CITY HALL — Nearly 100 opponents of NYU's controversial Greenwich Village expansion plan were tossed out of the City Council's chambers before a final vote Wednesday when they flouted Speaker Christine Quinn's repeated calls for silence.
"Shame on you!" the residents shouted, hissing at the councilmembers from the balcony of the chambers and waving yellow signs. After ignoring Quinn's warnings, they were escorted out of the building before the start of the vote.
The heated display capped the end of months of emotional public hearings, protests and fervent opposition from residents and faculty at the school. In the end, the council voted 44-1 in favor of a scaled-back version of the 20-year NYU 2031 plan, which paves the way for the development of four new buildings on the two large blocks bordered by LaGuardia Place and Mercer Street, West Houston and West 3rd streets.
Brooklyn City Councilman Charles Barron was the lone vote of opposition.
While residents maintain the plan will permanently destroy the fabric of the Greenwich Village neighborhood, Quinn said she was convinced the final version balanced NYU's need for more space with the community’s needs.
“I think this plan appropriately balances the need of an important university to grow and expand, which is good for our city, with the historic neighborhood it’s in,” Quinn said, assuring that “the historic low-rise nature of the Village will be protected."
The plan underwent numerous modifications, including the elimination of a planned hotel, the removal of commercial space from loft blocks and a reduction in the heights of many of the planned buildings.
Quinn said the approved version is 26 percent smaller than what NYU had originally asked for, and includes many benefits for the community, including new playground space and seating areas.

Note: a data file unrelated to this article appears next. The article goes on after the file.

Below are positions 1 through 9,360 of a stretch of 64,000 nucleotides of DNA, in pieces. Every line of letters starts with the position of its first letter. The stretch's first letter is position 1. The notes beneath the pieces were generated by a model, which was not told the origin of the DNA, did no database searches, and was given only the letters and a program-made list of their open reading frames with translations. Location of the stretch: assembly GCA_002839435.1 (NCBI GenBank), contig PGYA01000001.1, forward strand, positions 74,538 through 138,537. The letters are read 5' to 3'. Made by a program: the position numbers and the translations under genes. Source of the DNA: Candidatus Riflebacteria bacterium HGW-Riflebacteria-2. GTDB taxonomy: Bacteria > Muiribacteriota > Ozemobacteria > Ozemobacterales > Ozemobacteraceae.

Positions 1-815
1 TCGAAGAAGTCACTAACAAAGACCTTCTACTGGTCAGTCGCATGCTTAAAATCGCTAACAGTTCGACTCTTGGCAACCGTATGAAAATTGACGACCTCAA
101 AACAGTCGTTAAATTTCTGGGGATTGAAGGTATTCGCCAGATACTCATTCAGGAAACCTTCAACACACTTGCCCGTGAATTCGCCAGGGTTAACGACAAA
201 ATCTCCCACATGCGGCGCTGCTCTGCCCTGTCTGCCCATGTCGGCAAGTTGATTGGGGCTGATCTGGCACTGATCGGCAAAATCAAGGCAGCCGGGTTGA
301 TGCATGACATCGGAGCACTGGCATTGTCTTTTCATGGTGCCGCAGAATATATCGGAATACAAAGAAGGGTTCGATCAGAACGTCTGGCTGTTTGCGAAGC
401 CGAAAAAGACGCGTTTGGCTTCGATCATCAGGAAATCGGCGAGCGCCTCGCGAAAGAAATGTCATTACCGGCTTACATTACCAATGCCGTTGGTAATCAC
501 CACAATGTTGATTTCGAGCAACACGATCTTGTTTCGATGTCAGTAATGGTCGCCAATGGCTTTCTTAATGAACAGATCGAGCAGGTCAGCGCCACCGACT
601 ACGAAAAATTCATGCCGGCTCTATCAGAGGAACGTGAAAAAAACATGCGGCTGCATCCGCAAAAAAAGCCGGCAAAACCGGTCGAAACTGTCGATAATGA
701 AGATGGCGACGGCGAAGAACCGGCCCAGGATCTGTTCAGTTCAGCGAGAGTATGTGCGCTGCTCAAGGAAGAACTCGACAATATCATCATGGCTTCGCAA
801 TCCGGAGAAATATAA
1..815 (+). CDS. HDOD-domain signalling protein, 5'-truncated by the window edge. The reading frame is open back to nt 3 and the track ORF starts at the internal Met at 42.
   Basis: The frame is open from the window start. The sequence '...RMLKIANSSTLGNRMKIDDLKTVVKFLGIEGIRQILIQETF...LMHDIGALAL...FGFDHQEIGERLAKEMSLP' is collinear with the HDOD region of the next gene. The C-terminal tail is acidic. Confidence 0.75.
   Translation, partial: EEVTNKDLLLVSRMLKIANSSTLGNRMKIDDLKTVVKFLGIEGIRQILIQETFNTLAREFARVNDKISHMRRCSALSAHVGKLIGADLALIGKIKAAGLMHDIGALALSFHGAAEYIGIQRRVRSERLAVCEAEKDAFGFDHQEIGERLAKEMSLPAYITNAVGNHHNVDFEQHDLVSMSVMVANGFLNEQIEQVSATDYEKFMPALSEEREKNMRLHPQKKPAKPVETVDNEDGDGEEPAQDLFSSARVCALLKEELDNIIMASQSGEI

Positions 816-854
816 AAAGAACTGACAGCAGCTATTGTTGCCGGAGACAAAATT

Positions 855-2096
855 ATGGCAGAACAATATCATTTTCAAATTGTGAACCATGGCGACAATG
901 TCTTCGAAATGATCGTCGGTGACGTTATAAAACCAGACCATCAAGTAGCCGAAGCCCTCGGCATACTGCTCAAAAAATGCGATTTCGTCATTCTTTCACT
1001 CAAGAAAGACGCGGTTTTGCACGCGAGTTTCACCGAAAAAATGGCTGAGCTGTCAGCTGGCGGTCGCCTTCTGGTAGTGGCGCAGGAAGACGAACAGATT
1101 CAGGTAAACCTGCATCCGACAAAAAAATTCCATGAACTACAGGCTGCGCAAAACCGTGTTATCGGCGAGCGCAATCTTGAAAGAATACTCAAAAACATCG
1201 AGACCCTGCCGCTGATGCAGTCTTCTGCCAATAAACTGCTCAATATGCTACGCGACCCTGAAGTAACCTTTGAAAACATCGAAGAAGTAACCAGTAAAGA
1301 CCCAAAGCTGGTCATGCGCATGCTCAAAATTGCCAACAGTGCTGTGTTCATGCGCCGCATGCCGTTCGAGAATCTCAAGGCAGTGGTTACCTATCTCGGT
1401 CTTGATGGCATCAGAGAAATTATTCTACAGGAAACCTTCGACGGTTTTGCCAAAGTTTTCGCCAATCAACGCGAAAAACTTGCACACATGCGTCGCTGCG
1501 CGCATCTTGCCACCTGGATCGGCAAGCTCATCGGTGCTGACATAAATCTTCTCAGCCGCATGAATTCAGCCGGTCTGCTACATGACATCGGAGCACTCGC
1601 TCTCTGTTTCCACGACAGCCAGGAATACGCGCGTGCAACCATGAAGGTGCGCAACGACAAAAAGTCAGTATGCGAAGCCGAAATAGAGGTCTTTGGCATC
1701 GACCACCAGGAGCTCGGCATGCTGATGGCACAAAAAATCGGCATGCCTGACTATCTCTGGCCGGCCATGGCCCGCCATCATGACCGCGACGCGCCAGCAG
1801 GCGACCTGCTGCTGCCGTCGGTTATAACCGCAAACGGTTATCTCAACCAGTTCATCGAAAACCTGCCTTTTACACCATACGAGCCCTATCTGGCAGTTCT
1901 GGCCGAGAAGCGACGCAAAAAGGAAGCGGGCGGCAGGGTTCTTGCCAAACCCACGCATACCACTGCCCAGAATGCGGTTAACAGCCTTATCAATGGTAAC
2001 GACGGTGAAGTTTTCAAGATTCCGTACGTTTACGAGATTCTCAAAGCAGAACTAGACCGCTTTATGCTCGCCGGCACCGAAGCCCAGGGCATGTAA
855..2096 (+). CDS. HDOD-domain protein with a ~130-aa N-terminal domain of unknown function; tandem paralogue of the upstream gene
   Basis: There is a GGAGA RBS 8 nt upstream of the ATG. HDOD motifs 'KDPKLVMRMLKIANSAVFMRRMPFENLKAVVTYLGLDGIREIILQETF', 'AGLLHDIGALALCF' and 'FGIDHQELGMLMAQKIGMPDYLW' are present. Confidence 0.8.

“This is significant and reflects NYU’s willingness to engage in the public process and accept change,” said City Councilwoman Margaret Chin, who helped negotiate the final plan and said she hoped it would forge a new era of cooperation between the neighborhood and the school.
But dozens of neighborhood residents and NYU faculty members, who have opposed the plan since it was rejected by the local community board, said councilmembers were dead-wrong.
“I think it's outrageous and disappointing that they refused to listen to the voices of thousands of New Yorkers,” said Andrew Berman, executive director of the Greenwich Village Society for Historic Preservation, a staunch opponent of the plan.
Patrick Deer, a professor in the English Department, who is one of 400 faculty members opposed to the plan and lives in the neighborhood with his family, called the vote "a really tragic day for the neighborhood."
“It’s just heartbreaking,” he said, raising concerns that the expansion will compromise the school's finances and drive up students' tuition.
Barron, the council's sole "no" vote, warned the expansion will have a devastating impact on the Village, alienating tourists and changing the character of the neighborhood.
“You used to be going to the Village. Now you’ll be going to NYU,” he said. “The human congestion and the traffic congestion is going to be a mess.”
Others, like 67-year-old Marianne Edwards, one of the women whose shouting led to the expulsion by Quinn, said that residents had been left out of the process and should have been allowed to voice their frustrations.
“We’re just going to sit and take it? I don’t think so,” said the long-time resident, who called the approval process as “a sham.”
“They didn’t want to listen. They never wanted to listen…. I’m just so incredibly disappointed that this is how it ended up.”
But Alicia Hurley, vice president for government affairs at NYU, who was among those swept up in the exodus, said the green light was a relief after five years of negotiating and will help the school add up to 2 million square-feet of academic space so it can grow.
“This is a terrific day for us," she said as the votes were being cast.
"The council really took a hard look and it and made some serious adjustments," she said. "But it was a give-and-take."
The school will now begin consulting with designers, who will help shape new classrooms, performance facilities, an athletic center and student and faculty housing.
In the meantime, she said, the university intends to begin making promised improvements to public spaces on the blocks, including adding new seating on Bleecker Street, building a new playground on LaGuardia Place and improving public access to the Sasaki Garden at Washington Square Village.
Residents said they would continue the fight.
Jim Welden, an attorney for the residents, said he was planning to file a lawsuit against the city over its approval process.
“This is the height of arbitrariness and capriciousness,” he maintained.